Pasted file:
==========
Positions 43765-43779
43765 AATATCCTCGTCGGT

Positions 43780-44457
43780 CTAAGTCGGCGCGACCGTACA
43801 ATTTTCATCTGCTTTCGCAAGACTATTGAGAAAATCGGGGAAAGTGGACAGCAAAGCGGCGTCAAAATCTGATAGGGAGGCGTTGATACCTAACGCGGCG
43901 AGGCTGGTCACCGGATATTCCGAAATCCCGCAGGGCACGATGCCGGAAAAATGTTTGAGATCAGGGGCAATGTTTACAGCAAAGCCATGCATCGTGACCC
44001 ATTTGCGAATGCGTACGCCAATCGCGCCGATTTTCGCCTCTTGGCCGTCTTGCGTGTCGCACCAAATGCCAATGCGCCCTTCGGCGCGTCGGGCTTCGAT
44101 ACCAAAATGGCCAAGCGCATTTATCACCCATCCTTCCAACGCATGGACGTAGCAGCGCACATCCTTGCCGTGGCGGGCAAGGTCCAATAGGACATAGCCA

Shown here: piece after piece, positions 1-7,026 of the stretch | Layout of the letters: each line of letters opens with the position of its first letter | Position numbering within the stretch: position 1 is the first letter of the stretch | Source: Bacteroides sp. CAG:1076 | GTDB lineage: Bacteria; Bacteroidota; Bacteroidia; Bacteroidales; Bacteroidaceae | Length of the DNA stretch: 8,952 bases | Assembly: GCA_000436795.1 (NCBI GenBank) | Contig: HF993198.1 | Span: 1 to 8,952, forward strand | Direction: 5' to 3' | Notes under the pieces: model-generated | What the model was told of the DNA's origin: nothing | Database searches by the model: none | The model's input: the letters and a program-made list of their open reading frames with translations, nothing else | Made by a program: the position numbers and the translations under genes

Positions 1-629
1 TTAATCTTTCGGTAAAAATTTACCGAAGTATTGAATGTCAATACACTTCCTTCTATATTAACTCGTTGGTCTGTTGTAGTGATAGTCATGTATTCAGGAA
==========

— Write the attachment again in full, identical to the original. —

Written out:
Positions 43765-43779
43765 AATATCCTCGTCGGT

Positions 43780-44457
43780 CTAAGTCGGCGCGACCGTACA
43801 ATTTTCATCTGCTTTCGCAAGACTATTGAGAAAATCGGGGAAAGTGGACAGCAAAGCGGCGTCAAAATCTGATAGGGAGGCGTTGATACCTAACGCGGCG
43901 AGGCTGGTCACCGGATATTCCGAAATCCCGCAGGGCACGATGCCGGAAAAATGTTTGAGATCAGGGGCAATGTTTACAGCAAAGCCATGCATCGTGACCC
44001 ATTTGCGAATGCGTACGCCAATCGCGCCGATTTTCGCCTCTTGGCCGTCTTGCGTGTCGCACCAAATGCCAATGCGCCCTTCGGCGCGTCGGGCTTCGAT
44101 ACCAAAATGGCCAAGCGCATTTATCACCCATCCTTCCAACGCATGGACGTAGCAGCGCACATCCTTGCCGTGGCGGGCAAGGTCCAATAGGACATAGCCA

Shown here: piece after piece, positions 1-7,026 of the stretch | Layout of the letters: each line of letters opens with the position of its first letter | Position numbering within the stretch: position 1 is the first letter of the stretch | Source: Bacteroides sp. CAG:1076 | GTDB lineage: Bacteria; Bacteroidota; Bacteroidia; Bacteroidales; Bacteroidaceae | Length of the DNA stretch: 8,952 bases | Assembly: GCA_000436795.1 (NCBI GenBank) | Contig: HF993198.1 | Span: 1 to 8,952, forward strand | Direction: 5' to 3' | Notes under the pieces: model-generated | What the model was told of the DNA's origin: nothing | Database searches by the model: none | The model's input: the letters and a program-made list of their open reading frames with translations, nothing else | Made by a program: the position numbers and the translations under genes

Positions 1-629
1 TTAATCTTTCGGTAAAAATTTACCGAAGTATTGAATGTCAATACACTTCCTTCTATATTAACTCGTTGGTCTGTTGTAGTGATAGTCATGTATTCAGGAA